Nehalem - Everything You Need to Know about Intel's New Architectureby Anand Lal Shimpi on November 3, 2008 1:00 PM EST
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New Stuff: Power Management
At this year’s IDF the biggest Nehalem disclosures had to do with power management.
Nehalem’s design was actually changed on a fairly fundamental level compared to previous microprocessors. Dynamic domino logic was used extensively in microprocessors like the Pentium 4 and IBM’s Cell processor in order to drive clock speeds up. With Nehalem, Intel has removed all domino logic and moved back to an entirely static CMOS design.
Nehalem’s architects spent over 1 million transistors on including a microcontroller on-die called the Power Control Unit (PCU). That’s around the transistor budget of Intel’s 486 microprocessor, just spent on managing power. The PCU has its own embedded firmware and takes inputs on temperature, current, power and OS requests.
Each Nehalem core gets its own PLL, so each core can be clocked independently - much like AMD’s Phenom processor. Also like Phenom, each core runs off of the same core voltage - the difference between Nehalem and Phenom however is Intel’s use of integrated power gates.
Through close cooperation between Nehalem’s architects and Intel’s manufacturing engineers, Intel managed to manufacture a very particular material that could act as a power gate between the voltage source being fed to a core, and the core itself.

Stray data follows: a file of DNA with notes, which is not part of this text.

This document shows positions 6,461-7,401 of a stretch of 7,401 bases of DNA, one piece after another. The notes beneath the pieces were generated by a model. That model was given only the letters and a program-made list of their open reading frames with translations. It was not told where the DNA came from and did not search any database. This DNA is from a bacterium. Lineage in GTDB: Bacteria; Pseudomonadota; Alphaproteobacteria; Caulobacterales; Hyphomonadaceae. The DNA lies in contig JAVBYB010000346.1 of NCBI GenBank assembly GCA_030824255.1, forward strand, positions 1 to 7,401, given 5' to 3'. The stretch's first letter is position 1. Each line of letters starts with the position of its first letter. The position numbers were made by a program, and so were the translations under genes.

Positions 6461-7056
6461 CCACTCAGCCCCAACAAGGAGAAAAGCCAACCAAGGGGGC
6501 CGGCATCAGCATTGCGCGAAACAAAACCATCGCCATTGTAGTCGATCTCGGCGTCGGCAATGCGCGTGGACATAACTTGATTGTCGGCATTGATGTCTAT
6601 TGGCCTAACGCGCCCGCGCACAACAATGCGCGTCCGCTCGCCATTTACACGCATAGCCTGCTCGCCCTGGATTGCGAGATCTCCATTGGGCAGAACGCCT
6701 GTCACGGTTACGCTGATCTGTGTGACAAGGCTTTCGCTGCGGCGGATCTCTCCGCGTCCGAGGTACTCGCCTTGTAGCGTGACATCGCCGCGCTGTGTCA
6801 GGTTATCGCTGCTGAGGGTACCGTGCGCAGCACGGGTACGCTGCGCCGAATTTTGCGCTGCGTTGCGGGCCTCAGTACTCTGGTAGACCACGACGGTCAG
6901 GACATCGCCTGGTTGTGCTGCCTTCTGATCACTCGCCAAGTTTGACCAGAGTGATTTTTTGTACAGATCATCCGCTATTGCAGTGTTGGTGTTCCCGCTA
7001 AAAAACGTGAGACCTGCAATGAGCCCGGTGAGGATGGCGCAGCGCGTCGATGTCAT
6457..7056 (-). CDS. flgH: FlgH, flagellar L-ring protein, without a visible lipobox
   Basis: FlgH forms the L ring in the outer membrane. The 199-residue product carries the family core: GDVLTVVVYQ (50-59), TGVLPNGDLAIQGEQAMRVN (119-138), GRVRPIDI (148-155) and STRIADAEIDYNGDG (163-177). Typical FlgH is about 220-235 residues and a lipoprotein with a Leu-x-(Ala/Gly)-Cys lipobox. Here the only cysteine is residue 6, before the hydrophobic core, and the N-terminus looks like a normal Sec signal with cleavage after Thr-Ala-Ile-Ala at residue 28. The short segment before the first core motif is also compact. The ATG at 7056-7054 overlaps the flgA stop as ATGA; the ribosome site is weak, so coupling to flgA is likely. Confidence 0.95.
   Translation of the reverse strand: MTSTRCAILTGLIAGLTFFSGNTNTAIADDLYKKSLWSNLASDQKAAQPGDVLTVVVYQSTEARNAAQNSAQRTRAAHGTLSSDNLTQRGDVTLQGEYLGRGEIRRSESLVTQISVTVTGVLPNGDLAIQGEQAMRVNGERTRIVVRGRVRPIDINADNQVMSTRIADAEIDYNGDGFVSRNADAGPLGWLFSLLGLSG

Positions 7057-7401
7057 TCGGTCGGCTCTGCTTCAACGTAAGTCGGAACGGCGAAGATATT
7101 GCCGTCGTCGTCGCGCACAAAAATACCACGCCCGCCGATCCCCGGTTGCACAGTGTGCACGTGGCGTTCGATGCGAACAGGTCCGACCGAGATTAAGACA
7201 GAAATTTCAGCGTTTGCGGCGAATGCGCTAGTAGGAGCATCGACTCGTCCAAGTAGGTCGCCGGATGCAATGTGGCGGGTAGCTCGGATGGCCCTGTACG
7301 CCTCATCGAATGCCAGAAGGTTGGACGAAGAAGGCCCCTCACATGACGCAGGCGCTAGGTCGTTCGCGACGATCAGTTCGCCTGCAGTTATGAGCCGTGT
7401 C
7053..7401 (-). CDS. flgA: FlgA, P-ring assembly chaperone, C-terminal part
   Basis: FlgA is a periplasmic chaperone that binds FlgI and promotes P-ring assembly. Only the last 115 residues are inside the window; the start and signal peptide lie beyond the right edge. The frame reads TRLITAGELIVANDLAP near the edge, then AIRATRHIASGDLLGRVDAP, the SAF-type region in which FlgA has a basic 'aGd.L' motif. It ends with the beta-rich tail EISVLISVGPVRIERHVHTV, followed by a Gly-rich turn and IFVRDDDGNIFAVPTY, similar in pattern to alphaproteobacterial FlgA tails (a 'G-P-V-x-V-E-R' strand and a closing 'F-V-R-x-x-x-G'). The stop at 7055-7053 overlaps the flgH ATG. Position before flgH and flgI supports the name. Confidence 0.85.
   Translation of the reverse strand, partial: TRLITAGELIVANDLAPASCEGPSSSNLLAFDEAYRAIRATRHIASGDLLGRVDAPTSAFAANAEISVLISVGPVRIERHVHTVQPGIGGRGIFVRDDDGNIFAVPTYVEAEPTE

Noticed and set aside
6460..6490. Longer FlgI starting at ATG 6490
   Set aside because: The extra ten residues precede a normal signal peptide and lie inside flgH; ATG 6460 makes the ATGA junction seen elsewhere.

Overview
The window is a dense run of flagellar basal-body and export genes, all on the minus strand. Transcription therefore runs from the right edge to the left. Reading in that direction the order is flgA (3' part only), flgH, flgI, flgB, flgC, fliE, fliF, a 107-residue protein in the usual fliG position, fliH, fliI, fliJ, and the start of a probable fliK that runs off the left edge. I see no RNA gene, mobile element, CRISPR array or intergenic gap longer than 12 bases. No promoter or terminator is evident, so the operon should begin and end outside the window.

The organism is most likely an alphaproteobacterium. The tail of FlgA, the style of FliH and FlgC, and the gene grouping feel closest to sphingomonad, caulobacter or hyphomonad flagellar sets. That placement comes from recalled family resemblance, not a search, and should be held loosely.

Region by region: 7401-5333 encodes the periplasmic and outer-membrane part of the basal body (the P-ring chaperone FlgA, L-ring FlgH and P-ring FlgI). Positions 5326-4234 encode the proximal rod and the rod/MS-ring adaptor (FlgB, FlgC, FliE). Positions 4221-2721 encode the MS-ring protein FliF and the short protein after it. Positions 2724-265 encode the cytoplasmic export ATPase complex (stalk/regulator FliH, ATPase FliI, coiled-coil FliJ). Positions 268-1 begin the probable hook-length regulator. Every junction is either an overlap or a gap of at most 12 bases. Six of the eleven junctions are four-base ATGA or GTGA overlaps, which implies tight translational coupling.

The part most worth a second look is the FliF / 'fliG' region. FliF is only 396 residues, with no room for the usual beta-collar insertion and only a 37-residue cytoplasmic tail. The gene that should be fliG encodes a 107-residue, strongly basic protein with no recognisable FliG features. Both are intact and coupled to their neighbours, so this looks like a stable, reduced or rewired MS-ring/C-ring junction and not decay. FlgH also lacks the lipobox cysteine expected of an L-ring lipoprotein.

The benefit is that while still using a single power plane/core voltage, individual Nehalem cores can be completely (nearly) shut off when they are in deep sleep states. Currently in a multi-core CPU (AMD or Intel), all cores need to run at the same voltage, which means that leakage power on idle cores is still high just because there’s one or more active cores in the CPU.
Nehalem’s power gates allow one or more cores to be operating in an active state at a nominal voltage, while remaining idle cores can have power completely shut off to them - without resorting to multiple power planes, which would drive up motherboard costs and complexity.
The other benefit of doing this power management on-die is that the voltage ramp up/down time is significantly faster than conventional, off-die, methods. Fast voltage switching allows for more efficient power management.
I mentioned earlier that the PCU monitors OS performance state requests, so it can actually make intelligent decisions about what power/performance state to go into, despite what the OS is telling it. There are some situations where Vista (or any other OS) running an application with a high level of interrupts will keep telling the CPU to go into a low power idle state, only to wake it up very shortly thereafter. Nehalem’s PCU can monitor for these sorts of situations and attempt to more intelligently decide what power/performance states it will instruct the CPU to go into, regardless of what the OS thinks it wants.